The Integrity of the Yoga Darsana

A Reconsideration of Classical Yoga

By Ian Whicher

Subjects: Hindu Studies
Series: SUNY series in Religious Studies
Paperback : 9780791438169, 440 pages, November 1998
Hardcover : 9780791438152, 440 pages, December 1998

Alternative formats available from:

Table of contents

Acknowledgments

Abbreviations

Introduction

One
Selected Background Material on the Development of Yoga in Early Hindu Thought

The Term "Yoga"

Yoga in the Vedas

Yoga in the Upanisads

Yogic Themes in the Bhagavadgita and the Moksadharma

Yoga and Samadhi

The Pedagogical Dimension of Yoga: (i) The Practitioner (Yogin) and the Commitment to Practice

The Pedagogical Dimension of Yoga: (ii) The Spiritual Guide or Preceptor (Guru)

Concluding Remarks

Two
The Yoga -Sutra : Introduction and Metaphysical Perspective

Introduction to Patañjali and the Yoga -Sutra

Distinguishing Samkhya and Yoga, and the Transition to the Yoga -Sutra

Prakrti as Viewed in the Yoga -Sutra

The Purusa -Principle in the Yoga -Sutra

Three
The Mind (Citta ). Its Nature, Structure, and Functioning

Citta

An Introduction to Karma, Samskara , and Vasana

Introduction to Yoga Epistemology

Vrtti

Klista- and Aklista-Vrtti

Samyoga

Theory of Reflected Consciousness in Yoga

A Closer Look at "Perception" in the Yoga-Sutra

Four
Nirodha , Yoga Praxis, and the Transformation of the Mind

Nirodha : The Foundation of Yogic Praxis

Nirodha (Cessation): Annihilation/Negation or Transformation of the Mind?

Abhyasa (Practice) and Vairagya (Dispassion)

A Preliminary Look at the Meaning and

Practice of Samadhi

Preparation for Samadhi

An Overview of the Astanga -Yoga

Five
Cognitive Samadhi

Samadhi : The Heart of Patañjali's Soteriological Methodology

An Analysis of Yoga -Sutra I.41

Vitarka -Samadhi

Vicara -Samadhi

Ananda -Samadhi

Asmita -Samadhi

A Further Look at Cognitive Samadhi

Six
From Knowledge to the "Aloneness" of the Knower

The Soteriological Role of Samskara in Yoga

Enstasy (Asamprajñata -Samadhi )

"Aloneness" (Kaivalya ):Implications for an Embodied Freedom-A Final Analysis and Assessment of the Yoga-Sutra

Conclusion

Notes

Bibliography

Index

Maintains that the Yoga-Sutras do not advocate abandonment of the world, but rather support a stance that enables one to live more fully in the world without being enslaved by worldly identification.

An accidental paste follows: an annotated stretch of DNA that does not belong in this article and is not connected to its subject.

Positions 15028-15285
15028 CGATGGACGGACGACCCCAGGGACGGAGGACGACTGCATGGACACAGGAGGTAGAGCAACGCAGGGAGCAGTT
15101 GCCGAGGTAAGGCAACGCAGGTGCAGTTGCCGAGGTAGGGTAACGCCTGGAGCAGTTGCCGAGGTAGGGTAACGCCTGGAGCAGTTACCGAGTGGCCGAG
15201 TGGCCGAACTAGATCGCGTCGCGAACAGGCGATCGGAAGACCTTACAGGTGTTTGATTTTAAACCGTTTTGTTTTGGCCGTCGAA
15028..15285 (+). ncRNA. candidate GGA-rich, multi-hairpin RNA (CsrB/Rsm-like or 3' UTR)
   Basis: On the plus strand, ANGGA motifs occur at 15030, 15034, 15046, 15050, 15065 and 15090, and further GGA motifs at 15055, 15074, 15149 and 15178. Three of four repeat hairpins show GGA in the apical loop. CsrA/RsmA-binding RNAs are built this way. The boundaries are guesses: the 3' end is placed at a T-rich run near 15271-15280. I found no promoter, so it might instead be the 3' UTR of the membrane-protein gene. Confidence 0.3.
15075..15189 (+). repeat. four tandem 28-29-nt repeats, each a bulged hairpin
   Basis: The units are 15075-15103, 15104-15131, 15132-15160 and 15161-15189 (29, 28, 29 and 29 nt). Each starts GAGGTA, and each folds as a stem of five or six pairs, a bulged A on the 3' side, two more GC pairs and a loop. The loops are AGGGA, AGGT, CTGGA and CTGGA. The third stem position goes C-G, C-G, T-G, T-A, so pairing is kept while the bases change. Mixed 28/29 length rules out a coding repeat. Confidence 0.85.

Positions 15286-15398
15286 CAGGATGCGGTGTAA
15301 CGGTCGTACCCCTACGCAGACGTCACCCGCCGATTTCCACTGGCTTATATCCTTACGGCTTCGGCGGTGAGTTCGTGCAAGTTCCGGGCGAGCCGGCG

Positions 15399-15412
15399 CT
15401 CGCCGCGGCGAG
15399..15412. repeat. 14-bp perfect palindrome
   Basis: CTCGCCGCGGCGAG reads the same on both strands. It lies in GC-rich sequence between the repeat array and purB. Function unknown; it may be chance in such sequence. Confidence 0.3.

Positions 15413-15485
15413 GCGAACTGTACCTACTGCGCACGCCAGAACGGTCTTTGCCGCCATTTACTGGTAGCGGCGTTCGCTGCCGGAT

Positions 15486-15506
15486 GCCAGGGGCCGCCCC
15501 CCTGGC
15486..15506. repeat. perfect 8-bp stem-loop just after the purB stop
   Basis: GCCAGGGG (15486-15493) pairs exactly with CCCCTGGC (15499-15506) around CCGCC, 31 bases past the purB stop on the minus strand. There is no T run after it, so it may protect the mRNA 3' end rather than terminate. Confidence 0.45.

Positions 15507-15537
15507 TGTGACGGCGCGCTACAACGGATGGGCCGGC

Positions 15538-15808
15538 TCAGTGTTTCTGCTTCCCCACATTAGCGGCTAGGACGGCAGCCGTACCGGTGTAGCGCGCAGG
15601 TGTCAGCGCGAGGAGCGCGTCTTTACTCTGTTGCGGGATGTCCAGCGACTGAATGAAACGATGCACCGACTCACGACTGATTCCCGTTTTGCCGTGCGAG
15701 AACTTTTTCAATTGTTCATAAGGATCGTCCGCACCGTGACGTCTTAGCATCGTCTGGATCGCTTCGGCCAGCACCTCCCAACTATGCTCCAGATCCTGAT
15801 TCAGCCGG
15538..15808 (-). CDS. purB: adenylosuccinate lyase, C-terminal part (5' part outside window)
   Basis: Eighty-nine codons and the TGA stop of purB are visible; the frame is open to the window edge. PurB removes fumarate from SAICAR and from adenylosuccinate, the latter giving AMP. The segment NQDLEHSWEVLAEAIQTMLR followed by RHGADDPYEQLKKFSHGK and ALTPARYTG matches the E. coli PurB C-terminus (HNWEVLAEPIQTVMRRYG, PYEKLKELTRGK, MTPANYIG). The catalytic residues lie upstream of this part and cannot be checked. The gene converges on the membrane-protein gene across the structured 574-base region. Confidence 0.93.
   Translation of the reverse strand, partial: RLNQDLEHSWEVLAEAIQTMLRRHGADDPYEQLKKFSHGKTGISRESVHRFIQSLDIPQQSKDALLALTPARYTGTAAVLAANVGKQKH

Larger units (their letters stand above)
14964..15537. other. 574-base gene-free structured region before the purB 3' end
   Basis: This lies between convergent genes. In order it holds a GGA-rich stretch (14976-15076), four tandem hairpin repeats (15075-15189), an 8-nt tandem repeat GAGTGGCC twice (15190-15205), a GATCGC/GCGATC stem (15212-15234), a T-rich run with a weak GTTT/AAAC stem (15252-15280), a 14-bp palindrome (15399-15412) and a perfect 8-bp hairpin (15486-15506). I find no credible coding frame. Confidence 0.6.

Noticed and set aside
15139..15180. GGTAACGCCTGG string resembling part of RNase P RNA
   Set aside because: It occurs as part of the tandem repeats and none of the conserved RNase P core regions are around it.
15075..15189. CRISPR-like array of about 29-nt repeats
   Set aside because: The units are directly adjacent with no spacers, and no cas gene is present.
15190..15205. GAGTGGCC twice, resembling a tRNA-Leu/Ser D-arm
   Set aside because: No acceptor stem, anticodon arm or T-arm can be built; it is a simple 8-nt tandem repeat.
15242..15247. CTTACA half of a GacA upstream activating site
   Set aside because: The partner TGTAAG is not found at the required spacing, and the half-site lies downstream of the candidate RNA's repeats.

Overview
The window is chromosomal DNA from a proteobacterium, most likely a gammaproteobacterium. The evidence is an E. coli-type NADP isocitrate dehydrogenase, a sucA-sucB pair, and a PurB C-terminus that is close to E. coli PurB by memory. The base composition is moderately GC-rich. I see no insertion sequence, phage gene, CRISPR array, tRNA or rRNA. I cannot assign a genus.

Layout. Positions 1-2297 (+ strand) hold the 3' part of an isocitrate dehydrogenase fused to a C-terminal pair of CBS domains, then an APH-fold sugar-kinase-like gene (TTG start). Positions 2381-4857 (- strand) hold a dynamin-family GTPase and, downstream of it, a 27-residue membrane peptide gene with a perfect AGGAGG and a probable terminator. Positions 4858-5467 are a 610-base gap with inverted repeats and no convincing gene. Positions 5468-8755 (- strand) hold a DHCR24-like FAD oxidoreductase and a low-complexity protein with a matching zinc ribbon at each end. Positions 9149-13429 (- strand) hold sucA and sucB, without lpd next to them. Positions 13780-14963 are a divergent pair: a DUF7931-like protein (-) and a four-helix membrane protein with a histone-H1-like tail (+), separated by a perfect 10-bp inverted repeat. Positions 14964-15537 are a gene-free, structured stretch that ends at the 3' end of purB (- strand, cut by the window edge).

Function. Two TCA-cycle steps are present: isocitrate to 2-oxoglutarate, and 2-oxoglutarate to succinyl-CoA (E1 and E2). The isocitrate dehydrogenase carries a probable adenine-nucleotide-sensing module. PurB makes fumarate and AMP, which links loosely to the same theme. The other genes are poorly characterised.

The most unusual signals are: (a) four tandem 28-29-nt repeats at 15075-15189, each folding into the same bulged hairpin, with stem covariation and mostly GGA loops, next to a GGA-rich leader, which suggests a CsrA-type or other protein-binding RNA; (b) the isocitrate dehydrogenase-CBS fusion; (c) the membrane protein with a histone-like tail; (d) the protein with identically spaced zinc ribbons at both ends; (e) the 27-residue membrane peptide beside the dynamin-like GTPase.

Description

The Integrity of the Yoga Darsana centers on the thought of Patanjali, the great exponent of the authoritative and Classical Yoga school of Hinduism and the reputed author of the Yoga-Sutras. In this textual, historical, and interpretive study, Whicher offers a plausible and innovative reading of the "intention" of the Yoga-Sutras, namely that Yoga does not advocate the abandonment or condemnation of the world, but rather supports a stance that enables one to live more fully in the world without being enslaved by worldly identification. Challenging and correcting misperceptions about Yoga drawn by traditional and modern interpretations of the Yoga-Sutras, the author argues for a fresh vision of the spiritual potential present in this seminal text, thereby contributing to our understanding of the meaning and practical relevance of Yoga and its reception today.

Ian Whicher is Deputy-Director of the Dharam Hinduja Institute of Indic Research at the University of Cambridge.

Reviews

"A superb piece of work, this book provides an original, constructive, and insightful interpretation of the Yoga system. Whicher provides a helpful hermeneutic for understanding this key philosophical and practical tradition. By suggesting that Yoga upholds both consciousness and activity, Whicher corrects the mistaken notion that Yoga condemns the world, suggesting that Yoga seeks to purify and improve the individual and his or her relationship with the world."-- Christopher Key Chapple, Loyola Marymount University

"Recently there has been a great deal of interest in the Yoga-Sutras of Patanjali. Scholars and general readers have been looking for a clearer presentation of the material, and this work fulfills this need." --Ashok Malhotra, State University of New York, Oneonta